Monday, November 9, 2020

Speak, Memory: The Narrative Pull of Remembrance

One of my favorite book titles is that of Vladimir Nabokov’s autobiographical memoir Speak, Memory. As both directive and decree, memory speaks, and it’s one of the most powerful muscles for narrative pull in all of literature.

In the same way that an olfactory experience evokes recollection, memory stimulates story. A turkey basting in the oven, coffee brewing over a campfire, an evergreen bough warmed by sunlight … These olfactory recollections may evoke the holidays or hiking in the woods or family gatherings or images of good times gone bad. No matter what remembrances they call to mind, the memories that accompany the sense recollections are powerful links to the past that open doors to discovery, and the journey of discovery can generate enough wattage to propel a story, whether real or imagined and perhaps a bit of both.

For me, November is a month filled with memories, not all of them pleasant. In this month, my father died, my mother and I moved from a home we shared for over 40 years, other family passed away … It’s a tough time of year, and although autumn is my favorite season, November is a prelude to winter, and I don’t relish the cold as much as I used to.

In writing, memory, even when unpleasant, can function in a variety of ways. It can spark a scene, provide a flashback, reveal a character or personality, propel the story, reinforce conflict, force clarity, reveal pain, provide pleasure or comfort, offer a moment of rest, create context by providing history, create a link to the past and to people who aren’t around anymore. Memory, whether manufactured on behalf of a fictional character or remembered from real life experience, can do all these things and more, long as we’re paying attention.

In real life, one interesting quality of memory is that the body often realizes before the mind that something is happening under the surface. Something is up, and that something often is a memory, a thing remembered or a thing that wants to be recalled, often so that it can be explored and dealt with. In writing as an aspect of healing, one reason to write is to explore the memory for precisely these reasons, but we can’t do that if we don’t acknowledge the recollection or don’t allow our characters to do so. Once we do, we must spend time with these people, our characters, others and ourselves.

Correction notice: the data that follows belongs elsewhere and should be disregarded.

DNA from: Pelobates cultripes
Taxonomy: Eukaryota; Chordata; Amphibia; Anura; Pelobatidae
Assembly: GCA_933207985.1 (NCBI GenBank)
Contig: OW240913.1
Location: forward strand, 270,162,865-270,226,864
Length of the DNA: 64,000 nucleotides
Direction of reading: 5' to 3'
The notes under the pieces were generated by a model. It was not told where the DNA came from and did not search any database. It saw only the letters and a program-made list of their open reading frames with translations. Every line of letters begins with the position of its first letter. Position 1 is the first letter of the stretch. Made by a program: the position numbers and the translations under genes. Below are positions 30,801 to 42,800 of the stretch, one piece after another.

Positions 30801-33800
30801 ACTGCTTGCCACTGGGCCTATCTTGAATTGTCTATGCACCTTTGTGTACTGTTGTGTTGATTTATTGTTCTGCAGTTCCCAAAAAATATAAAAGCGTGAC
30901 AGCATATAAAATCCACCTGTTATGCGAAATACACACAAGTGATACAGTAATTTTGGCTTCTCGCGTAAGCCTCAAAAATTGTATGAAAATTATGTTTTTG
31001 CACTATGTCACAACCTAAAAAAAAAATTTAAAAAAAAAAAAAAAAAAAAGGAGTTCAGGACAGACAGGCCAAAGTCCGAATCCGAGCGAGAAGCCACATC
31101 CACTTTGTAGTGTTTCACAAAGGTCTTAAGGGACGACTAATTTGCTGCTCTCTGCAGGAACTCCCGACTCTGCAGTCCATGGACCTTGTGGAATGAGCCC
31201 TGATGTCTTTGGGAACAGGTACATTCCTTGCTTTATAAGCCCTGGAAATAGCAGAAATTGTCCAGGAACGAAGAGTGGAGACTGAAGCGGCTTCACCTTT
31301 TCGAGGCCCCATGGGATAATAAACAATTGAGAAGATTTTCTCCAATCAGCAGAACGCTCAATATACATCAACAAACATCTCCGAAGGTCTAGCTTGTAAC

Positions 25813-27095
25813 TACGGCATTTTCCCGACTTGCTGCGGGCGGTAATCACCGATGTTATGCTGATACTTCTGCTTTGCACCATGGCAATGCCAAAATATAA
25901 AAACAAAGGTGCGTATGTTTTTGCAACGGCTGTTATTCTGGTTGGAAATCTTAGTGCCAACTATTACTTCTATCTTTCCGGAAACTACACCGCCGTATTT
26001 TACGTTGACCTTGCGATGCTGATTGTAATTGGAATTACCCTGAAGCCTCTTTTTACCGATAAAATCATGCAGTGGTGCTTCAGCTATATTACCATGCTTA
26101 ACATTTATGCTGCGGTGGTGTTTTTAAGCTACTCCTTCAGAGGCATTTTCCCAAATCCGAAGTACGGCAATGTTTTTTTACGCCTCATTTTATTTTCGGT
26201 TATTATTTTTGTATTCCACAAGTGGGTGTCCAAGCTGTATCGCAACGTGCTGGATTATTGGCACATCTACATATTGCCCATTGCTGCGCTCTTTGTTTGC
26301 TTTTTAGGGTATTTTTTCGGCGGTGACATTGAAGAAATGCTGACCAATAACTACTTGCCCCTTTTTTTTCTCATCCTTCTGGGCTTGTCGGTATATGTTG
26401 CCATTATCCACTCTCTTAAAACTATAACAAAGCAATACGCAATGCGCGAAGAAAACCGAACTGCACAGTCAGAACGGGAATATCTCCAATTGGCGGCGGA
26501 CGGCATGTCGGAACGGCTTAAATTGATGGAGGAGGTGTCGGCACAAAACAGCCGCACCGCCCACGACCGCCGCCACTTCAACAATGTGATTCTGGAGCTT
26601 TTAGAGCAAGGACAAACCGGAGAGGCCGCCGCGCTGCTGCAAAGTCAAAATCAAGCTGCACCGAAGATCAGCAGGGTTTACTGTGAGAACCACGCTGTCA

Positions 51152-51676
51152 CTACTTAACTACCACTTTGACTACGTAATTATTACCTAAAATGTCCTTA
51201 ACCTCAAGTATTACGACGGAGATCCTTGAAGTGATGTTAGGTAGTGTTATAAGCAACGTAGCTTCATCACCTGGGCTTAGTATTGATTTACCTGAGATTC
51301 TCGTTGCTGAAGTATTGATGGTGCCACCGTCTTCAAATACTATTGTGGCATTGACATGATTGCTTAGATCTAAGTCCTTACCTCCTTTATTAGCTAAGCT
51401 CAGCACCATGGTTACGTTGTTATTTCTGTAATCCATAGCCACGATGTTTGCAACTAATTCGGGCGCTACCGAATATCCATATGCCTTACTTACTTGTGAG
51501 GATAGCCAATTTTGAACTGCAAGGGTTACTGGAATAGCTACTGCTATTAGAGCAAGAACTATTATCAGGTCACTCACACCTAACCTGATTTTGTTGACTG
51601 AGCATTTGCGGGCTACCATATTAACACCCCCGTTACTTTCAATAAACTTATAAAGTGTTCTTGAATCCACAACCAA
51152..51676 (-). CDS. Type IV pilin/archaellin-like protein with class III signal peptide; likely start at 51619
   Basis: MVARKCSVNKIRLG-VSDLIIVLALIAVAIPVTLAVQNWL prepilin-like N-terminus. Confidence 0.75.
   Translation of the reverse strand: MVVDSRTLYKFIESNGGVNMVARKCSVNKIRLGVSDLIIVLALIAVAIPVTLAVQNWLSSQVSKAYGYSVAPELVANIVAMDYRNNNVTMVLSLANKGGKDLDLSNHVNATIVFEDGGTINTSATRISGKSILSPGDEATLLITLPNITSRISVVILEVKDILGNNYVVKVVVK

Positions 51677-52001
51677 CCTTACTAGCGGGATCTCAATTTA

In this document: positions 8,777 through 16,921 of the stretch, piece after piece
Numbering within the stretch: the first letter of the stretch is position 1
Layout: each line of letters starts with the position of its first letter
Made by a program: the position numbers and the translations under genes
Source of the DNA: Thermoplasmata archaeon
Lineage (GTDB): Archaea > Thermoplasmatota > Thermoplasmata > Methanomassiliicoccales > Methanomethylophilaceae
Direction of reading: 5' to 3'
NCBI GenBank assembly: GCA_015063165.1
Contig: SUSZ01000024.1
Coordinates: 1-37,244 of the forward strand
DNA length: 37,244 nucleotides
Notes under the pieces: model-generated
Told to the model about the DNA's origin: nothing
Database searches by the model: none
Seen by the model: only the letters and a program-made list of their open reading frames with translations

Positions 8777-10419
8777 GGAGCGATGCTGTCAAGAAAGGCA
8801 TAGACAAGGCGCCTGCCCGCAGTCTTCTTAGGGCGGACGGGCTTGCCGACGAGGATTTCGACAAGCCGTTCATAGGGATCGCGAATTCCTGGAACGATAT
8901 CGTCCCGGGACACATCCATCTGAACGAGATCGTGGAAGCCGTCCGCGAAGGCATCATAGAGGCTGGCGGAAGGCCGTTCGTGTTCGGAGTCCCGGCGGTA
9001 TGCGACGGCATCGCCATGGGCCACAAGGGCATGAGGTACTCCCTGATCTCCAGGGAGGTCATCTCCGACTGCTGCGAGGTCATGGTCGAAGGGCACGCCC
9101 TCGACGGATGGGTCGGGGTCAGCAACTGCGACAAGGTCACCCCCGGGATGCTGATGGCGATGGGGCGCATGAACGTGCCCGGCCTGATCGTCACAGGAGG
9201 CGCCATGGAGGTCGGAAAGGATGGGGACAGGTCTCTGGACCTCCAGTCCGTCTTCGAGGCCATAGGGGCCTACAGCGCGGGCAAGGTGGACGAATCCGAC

One caveat: Don’t be surprised if the deeper the memory, the more emotions arise, strong emotions that may yield other memories and other emotions, often of a painful experience. Yet, exploration yields discovery, and discovery can bring a sense of peace, closure, that aha moment that allows us to realize something we didn’t know before and enables us to move on from there.

The same is true for us as writers and for those we write about. The key is taking time to explore the memory and ask questions of it. What does it look like? Where is it happening and when? What is happening? Who is part of this memory, and why are they there? Why is it important? What might we learn from it? What does the memory want to tell us?

As a month of anniversaries, November is a difficult month. But it’s also a month of transition, of barren trees whose branches scrape the bright sky, of smoke curling from chimneys, and footprints on snow-dusted doorsteps. I may not always want to hear what my memory wants to tell me, but I generally find myself better off for having listened.

Friday, October 2, 2020